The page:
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To give 8yos I don't know Amazon/book tokens

(22 Posts)
tangerino Tue 26-Apr-16 11:44:24

At my daughter's school, people tend to invite the whole class to parties- very kind of them but it means that she goes to quite a few parties of children I don't really know very well.

Is a £10 Amazon or book token a really awful present? I don't usually give people vouchers as it's not v personal but how personal can you be with a stranger?

halcyondays Tue 26-Apr-16 11:53:59

no, its fine, prob just easier to stick £10 in a card though.

SaucyJack Tue 26-Apr-16 11:56:19

If it were me, and I were giving vouchers to a youngish child, I'd give vouchers for a high street shop so they could have the pleasure of physically going in an choosing their stuff.

Plenty give cash at birthday parties round here (I have DDs of 9&11).

The sentiment is fine btw.

tangerino Tue 26-Apr-16 11:57:37

Thank you x

SmileAndNod Tue 26-Apr-16 11:58:47

Actually my 8yo would love this. Anything he could use with other birthday money / vouchers to buy something he really wanted lego would be gratefully received. I think it's fine.

MrsHathaway Tue 26-Apr-16 12:00:29

I have a child that age. A voucher would be a bit of a pain unless everyone gave the same sort. Some people have moral objections to Amazon so that would put the parents in an awkward position. Similarly iPlayer or other branded vouchers where they might not have that particular device/subscription.

£5 note in the card is something they can understand and get excited about.

Listerscat Tue 26-Apr-16 12:03:35

My ds was given an amazon voucher for his 8th birthday and was made up with it. He bought a sweat band (?don't ask), new pencil case and a book. My son enjoyed looking at everything and, with my help, working out what he could afford to put in the basket. Most children are grateful for any gift, including vouchers, and I think £10 for a child that you don't know is generous and kind (albeit I understand that it's kind of expected as part of all of these parties that seem to be on every weekend winksmile)

Sixweekstowait Tue 26-Apr-16 12:04:18

YABVVVU to give Amazon tokens - tax cheats cheats that they are

WorraLiberty Tue 26-Apr-16 12:06:36

We've always just stuck a £10 note in the card and the kids are very grateful, because they'll normally have something they're saving towards.

But yes, your idea is still fine imo.

Princesspeach1980 Tue 26-Apr-16 12:13:06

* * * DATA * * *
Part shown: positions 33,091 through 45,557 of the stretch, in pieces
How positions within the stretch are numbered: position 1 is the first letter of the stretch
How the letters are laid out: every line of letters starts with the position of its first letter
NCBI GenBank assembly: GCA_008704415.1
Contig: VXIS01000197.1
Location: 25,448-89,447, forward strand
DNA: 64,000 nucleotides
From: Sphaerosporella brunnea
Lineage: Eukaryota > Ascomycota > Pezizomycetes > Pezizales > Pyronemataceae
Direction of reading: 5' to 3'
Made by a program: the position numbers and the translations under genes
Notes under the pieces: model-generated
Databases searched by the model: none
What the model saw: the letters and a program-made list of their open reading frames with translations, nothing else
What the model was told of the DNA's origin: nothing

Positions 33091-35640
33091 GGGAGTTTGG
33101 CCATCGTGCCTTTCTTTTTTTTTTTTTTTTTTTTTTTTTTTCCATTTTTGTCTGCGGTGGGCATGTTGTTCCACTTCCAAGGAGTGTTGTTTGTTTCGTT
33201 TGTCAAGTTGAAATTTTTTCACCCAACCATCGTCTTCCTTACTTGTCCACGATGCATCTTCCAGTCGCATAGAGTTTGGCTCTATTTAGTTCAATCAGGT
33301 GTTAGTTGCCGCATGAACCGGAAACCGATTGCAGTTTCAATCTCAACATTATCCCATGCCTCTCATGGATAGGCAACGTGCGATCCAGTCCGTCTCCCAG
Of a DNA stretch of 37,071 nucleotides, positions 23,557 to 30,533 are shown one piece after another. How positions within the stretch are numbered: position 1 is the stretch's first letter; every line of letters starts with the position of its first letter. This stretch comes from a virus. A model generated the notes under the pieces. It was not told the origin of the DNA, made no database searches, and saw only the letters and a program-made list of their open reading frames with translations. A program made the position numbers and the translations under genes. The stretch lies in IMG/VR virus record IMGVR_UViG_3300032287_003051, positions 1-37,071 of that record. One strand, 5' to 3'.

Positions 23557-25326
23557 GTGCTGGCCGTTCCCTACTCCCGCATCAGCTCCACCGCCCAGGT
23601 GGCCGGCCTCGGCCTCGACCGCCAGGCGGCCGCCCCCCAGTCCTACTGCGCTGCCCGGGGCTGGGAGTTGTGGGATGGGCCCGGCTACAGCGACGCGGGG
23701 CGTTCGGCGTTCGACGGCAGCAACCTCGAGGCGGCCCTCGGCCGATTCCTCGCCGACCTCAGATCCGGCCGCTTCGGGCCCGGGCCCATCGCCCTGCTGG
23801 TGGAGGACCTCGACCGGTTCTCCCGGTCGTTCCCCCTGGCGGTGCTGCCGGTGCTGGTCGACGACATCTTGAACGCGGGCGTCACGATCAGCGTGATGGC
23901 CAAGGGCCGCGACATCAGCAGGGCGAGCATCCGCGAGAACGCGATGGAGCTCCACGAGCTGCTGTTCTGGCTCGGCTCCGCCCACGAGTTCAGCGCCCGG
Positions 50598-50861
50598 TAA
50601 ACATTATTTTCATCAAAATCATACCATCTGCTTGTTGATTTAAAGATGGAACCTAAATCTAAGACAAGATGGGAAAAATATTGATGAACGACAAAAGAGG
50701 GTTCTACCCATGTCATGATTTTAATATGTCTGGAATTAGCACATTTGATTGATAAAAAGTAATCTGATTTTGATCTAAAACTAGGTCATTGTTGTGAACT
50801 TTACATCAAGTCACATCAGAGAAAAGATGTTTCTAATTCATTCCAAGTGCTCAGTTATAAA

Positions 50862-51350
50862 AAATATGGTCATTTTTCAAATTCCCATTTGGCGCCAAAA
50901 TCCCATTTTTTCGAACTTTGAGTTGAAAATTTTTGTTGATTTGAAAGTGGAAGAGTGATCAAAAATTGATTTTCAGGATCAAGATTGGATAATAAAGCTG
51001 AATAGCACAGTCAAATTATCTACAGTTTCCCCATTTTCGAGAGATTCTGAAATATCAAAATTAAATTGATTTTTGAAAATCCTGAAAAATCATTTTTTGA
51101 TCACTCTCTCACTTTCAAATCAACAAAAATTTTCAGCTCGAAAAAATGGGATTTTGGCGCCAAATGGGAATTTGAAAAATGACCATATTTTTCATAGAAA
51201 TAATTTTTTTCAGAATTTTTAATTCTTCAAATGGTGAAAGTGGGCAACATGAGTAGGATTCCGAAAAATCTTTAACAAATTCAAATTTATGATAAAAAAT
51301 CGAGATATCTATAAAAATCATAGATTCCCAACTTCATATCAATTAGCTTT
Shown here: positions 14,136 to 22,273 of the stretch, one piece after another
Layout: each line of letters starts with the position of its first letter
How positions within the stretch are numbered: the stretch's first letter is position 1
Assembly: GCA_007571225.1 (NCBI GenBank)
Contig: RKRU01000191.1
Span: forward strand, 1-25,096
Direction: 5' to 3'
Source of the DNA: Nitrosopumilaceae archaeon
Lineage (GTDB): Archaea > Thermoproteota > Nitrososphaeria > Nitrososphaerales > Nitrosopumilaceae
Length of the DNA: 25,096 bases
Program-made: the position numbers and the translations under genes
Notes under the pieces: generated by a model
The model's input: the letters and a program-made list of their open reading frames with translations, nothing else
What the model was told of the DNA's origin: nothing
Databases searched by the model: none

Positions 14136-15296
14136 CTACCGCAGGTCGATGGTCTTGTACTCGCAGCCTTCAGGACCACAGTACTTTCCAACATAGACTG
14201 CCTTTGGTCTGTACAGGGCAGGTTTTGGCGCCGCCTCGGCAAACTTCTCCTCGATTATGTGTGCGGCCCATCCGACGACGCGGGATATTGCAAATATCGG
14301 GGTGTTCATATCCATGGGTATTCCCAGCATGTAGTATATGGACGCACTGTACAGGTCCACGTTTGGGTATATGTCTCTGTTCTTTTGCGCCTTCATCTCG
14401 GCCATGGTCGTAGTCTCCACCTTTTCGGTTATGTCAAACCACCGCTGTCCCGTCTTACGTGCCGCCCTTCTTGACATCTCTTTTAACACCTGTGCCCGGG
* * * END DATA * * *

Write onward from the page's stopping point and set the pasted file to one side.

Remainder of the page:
Wouldn't you have to pay postage on a £10 Amazon order for most things now? My DS does love shopping on Amazon, but I think cash would be better in case the child is putting their money together to buy a bigger item.

Buzzardbird Tue 26-Apr-16 12:16:00

If possible give a Smiggle voucher, they will think you are the best person everrrr!

I also think Amazon vouchers are a great present, but not so much since they got even more grabby with their delivery charges.

MidniteScribbler Tue 26-Apr-16 14:50:46

I got a $10 voucher for an online only store for my son's last birthday. Cheapest item on the site was $20, plus a $10 delivery charge. So it cost me $20 to get the birthday gift that was given by someone else.

The problem with a voucher is that the parent usually has to add to the gift voucher to buy whatever it is that the child wants. Buy an actual gift, or just put cash in the envelope.

julietbat Tue 26-Apr-16 16:21:10

My kids have been given a couple of £10 Waterstones vouchers over the last Christmas and birthday period (they're 6 and 8) and they were ecstatic! Loved choosing their own books together. More ethical than Amazon and you can never have too many books smile

specialsubject Tue 26-Apr-16 16:31:50

a national book token is fine - can be spent in any UK bookshop and might encourage them to go to an independent.

not Amazon for obvious reasons.

tinyterrors Tue 26-Apr-16 17:18:41

I think it's fine but I'd either put £10 or a voucher for somewhere like The Entertainer.

Daffodil90 Tue 26-Apr-16 18:01:17

If definately do book tokens/waterstones. Book tokens you can spend in any bookshop but it's just on books. Waterstones one's you can get anything in the shop, so if the child loves books - winner, but they also sell Lego wink

Galena Tue 26-Apr-16 18:04:57

Was DD's 7th birthday at the weekend, and she got £50 in cash from cards given to her by her friends. I was surprised, because it didn't strike me that money in cards was the way to go...

She also got a £10 Amazon voucher which she'll enjoy spending as she got a Kindle.

Book tokens would have been good too.

AlmaMartyr Tue 26-Apr-16 18:06:30

My kids love money/booktokens/vouchers, they enjoy buying themselves something. I buy book tokens all the time too

ProcrastinatorGeneral Tue 26-Apr-16 18:12:14

My eight year old would hunt you down and hug you if you got him an Amazon voucher. Considering he has ASD and isn't fond of most folks you can take that as bloody high praise grin

toastandbutterandjam Tue 26-Apr-16 18:23:25

I often put cash in a card for children of this age, but that is only because the children I know are very fussy.

I know that I would have loved a voucher at that age though!

fadingfast Tue 26-Apr-16 18:32:05

I always tried to avoid cash/vouchers but I think it gets increasingly hard to find something suitable for older children that isn't too expensive. My DC love getting some money to spend and when I give it as a gift, it's usually £5 in a card plus some sweets/chocolate and perhaps a small token gift, eg Pokemon or match attacks cards (if the child collects them).

AnneEyhtMeyer Tue 26-Apr-16 18:33:54

DD was given an Amazon voucher this year and she loved choosing books for her Kindle with it.

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